Write an essay on child marriage.

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Pages: 6
Subject: Family

Child Marriage: A Persistent Global Challenge


Child marriage is a deeply rooted social issue that has persisted across cultures, regions, and societies for centuries. It is a violation of human rights and has detrimental consequences for the well-being of children, particularly girls. Despite significant progress in various parts of the world, child marriage remains a grave concern, affecting millions of children annually. This essay aims to explore the multifaceted aspects of child marriage, including its causes, consequences, and efforts to combat this practice. By examining recent research within the last five years, we can gain a comprehensive understanding of the current state of child marriage and the ongoing efforts to eradicate it.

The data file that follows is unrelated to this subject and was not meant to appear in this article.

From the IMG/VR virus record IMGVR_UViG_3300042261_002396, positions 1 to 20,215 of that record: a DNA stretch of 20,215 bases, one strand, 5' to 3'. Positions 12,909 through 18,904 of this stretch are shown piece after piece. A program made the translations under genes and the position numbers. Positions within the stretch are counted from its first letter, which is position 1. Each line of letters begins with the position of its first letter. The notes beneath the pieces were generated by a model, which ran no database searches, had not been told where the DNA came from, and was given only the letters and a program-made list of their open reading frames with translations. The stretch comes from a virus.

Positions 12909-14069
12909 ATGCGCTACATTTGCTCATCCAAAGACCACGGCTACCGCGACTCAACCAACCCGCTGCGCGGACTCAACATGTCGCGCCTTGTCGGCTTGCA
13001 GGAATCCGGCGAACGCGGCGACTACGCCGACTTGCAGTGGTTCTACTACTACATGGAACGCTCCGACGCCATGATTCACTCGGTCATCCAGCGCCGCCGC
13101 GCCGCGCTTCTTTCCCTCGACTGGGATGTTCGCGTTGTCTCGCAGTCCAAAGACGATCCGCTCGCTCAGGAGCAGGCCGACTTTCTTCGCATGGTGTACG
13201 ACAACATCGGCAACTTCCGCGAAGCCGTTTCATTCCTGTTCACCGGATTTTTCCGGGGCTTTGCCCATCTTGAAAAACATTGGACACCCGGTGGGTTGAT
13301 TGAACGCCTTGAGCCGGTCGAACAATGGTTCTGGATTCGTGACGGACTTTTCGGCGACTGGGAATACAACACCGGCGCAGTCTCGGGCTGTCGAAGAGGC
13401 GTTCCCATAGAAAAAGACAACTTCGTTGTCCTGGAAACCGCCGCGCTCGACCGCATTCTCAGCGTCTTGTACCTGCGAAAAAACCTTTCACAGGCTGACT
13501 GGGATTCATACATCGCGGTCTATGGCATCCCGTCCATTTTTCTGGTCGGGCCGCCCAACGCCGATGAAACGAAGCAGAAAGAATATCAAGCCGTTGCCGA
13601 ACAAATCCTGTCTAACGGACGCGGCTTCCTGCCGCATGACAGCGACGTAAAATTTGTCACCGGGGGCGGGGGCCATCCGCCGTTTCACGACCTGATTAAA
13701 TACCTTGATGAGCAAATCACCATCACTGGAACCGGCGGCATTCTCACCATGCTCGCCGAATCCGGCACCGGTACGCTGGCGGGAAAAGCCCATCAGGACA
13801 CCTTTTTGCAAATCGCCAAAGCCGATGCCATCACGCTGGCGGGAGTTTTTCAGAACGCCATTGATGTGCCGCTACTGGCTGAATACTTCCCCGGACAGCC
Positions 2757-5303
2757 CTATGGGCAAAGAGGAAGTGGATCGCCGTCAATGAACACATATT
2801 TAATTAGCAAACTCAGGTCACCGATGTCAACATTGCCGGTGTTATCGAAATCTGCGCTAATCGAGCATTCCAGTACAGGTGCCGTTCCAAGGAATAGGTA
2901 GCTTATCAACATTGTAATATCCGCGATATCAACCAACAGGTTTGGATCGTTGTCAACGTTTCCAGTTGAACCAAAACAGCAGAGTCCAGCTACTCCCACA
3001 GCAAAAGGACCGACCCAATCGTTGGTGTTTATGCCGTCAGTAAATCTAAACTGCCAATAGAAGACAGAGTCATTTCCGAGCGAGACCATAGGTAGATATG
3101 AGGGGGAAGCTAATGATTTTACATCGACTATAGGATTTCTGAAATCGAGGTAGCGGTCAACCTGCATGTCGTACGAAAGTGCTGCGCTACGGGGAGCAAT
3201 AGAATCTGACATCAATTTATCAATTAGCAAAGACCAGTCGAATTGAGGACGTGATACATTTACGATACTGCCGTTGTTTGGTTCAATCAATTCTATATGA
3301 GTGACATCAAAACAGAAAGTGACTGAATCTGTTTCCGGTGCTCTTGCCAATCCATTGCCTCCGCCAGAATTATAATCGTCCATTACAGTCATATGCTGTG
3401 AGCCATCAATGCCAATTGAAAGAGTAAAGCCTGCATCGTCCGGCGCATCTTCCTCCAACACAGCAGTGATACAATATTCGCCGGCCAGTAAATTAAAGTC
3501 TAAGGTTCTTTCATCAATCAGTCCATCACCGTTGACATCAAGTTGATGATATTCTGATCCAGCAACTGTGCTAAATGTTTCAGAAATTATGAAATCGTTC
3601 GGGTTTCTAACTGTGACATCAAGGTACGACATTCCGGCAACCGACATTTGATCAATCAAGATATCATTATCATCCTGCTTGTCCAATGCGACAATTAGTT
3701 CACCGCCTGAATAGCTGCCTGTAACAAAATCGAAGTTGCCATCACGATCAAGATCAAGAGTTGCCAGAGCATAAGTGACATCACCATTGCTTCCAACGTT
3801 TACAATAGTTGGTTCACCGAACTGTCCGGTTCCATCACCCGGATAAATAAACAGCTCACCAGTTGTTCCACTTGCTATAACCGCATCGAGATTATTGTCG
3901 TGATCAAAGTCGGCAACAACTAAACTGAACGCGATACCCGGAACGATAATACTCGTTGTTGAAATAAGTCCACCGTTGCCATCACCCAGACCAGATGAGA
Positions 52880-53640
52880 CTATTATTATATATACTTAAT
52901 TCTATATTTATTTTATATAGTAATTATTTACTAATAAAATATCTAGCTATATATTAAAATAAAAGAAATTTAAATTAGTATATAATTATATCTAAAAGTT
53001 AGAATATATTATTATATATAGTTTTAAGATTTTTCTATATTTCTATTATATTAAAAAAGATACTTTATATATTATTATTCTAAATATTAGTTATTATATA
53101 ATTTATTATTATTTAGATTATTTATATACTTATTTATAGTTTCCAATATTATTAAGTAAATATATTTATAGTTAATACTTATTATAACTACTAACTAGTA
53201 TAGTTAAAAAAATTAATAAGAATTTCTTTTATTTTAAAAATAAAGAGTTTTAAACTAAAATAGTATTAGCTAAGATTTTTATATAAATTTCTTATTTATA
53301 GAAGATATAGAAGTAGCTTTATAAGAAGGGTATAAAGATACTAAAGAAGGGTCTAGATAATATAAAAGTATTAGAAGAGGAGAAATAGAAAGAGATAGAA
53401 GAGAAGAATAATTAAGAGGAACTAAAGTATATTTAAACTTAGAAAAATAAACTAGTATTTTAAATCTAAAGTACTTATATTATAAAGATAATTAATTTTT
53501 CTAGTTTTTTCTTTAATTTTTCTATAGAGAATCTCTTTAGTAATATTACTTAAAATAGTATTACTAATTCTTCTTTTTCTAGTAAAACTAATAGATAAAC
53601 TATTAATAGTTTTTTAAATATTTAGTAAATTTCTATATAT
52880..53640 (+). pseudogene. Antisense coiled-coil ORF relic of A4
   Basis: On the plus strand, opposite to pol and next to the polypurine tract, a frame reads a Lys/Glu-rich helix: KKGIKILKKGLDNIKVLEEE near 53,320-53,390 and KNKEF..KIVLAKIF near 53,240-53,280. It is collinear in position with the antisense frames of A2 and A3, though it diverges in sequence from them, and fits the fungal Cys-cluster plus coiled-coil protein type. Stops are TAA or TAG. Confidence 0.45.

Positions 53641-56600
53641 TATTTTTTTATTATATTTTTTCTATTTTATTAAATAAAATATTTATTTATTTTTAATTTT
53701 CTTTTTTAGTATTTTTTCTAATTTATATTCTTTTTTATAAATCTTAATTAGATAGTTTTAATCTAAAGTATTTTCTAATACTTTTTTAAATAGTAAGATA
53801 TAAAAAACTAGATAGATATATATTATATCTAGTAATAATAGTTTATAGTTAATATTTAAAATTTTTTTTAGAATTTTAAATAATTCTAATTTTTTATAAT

Child Marriage: An Overview

Child marriage, also known as early or forced marriage, is defined as any formal or informal union where one or both parties are under the age of 18. While child marriage affects both boys and girls, it disproportionately impacts girls, constituting a severe violation of their human rights. Globally, it is estimated that every year, approximately 12 million girls are married before the age of 18, with consequences that last a lifetime (UNICEF, 2020).

  1. Causes of Child Marriage

Child marriage is a complex issue driven by a myriad of factors, including cultural, social, economic, and political dynamics. Examining the root causes is essential for developing effective strategies to combat this practice.

1.1. Gender Inequality

One of the primary drivers of child marriage is gender inequality. In many societies, girls are considered to be of lesser value than boys, leading to early marriage as a way to secure their future. Gender discrimination and the devaluation of girls’ potential perpetuate this harmful practice (UNICEF, 2020).

1.2. Poverty